"Whilst I make no apologies for focusing on environmental concerns over the past year – climate change will be the most vital challenge of the current time – it has never been my intention that climate change should be trustees’ sole Environmental, Social, and Governance (ESG) consideration, not least because action on climate change is often linked to action on wider social factors," he said.
"Indeed, stewardship in particular will be key to ensuring that pension schemes effectively manage the transition to a low carbon economy," Opperman noted.
A working group set up by the DWP, the Taskforce on Pension Scheme Voting Implementation, will report back later this year with recommendations. "Taking them into account we will be considering steps needed to improve the current system," he said.
Period of grace for scope 3 emissions data
There are some easements in the new TCFD alignment regulations compared with what was proposed in January, including an extra year before schemes have to start reporting on so-called scope 3 emissions, which relate to purchased goods and services, business travel and employee commuting, and use of sold products among others.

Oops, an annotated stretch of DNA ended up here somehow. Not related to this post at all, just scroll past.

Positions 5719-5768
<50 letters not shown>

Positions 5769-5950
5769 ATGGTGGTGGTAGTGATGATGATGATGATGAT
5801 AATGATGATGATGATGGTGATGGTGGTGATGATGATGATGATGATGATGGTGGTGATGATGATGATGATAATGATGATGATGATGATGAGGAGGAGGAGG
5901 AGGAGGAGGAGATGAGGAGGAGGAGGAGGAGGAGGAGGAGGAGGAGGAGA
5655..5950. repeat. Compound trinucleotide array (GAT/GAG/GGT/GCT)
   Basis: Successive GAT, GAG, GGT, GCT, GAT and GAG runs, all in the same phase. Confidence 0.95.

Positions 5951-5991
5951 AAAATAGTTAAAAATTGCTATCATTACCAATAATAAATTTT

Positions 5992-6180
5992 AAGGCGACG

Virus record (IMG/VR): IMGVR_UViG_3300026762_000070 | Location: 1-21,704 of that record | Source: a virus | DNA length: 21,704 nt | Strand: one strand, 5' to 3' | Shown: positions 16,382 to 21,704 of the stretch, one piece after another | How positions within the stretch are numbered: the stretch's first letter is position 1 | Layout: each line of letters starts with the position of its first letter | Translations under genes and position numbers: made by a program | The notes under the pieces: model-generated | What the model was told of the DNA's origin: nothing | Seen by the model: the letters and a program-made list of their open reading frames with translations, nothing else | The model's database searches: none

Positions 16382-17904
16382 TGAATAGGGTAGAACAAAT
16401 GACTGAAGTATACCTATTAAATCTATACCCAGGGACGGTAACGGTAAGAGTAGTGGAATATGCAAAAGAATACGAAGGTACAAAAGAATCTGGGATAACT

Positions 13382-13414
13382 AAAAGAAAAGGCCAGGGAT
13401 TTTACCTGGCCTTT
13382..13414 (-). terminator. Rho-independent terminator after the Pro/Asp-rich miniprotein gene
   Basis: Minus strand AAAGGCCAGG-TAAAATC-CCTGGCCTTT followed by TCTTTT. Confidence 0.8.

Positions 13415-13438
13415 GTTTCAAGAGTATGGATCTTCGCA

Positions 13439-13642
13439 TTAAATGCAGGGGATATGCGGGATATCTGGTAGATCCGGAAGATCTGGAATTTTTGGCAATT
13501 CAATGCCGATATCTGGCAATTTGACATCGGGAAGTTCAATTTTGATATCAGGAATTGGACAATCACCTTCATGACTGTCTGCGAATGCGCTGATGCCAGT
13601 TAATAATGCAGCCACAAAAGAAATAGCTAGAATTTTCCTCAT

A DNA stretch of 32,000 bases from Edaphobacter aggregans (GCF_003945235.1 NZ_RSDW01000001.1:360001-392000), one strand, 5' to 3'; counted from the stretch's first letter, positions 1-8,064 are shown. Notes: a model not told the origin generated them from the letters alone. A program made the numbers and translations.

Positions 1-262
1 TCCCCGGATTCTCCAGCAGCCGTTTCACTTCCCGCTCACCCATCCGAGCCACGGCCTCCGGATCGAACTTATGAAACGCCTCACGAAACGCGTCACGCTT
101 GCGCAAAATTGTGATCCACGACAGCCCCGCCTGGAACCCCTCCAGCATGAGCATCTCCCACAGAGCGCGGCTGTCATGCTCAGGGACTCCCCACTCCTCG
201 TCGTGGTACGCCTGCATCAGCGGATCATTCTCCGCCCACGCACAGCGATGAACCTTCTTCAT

"This is one of the aspects of the original proposals which many trustees were concerned might be particularly challenging, so an extra year for this will, I’m sure, be welcomed," said Sackers partner Stuart O’Brien, even though he admitted that “the question remains as to how good that data is going to be” one year later.
The DWP has also made changes about the threshold from which trustees have to carry out scenario analysis for defined contribution defaults. The statutory guidance now introduces a floor of £100m or 10% of the assets providing DC benefits, including additional voluntary contributions. Previously, many more sections that are technically default funds but not thought of as such would have been in scope, as the threshold was originally set at 250 members.
“We were finding quite a lot of our clients had more DC defaults than they wanted to do scenario analysis for,” as it is not uncommon for them to have four or five default funds through previous mapping exercises, said O'Brien. The change “seems to me to be a change for the better”, he added.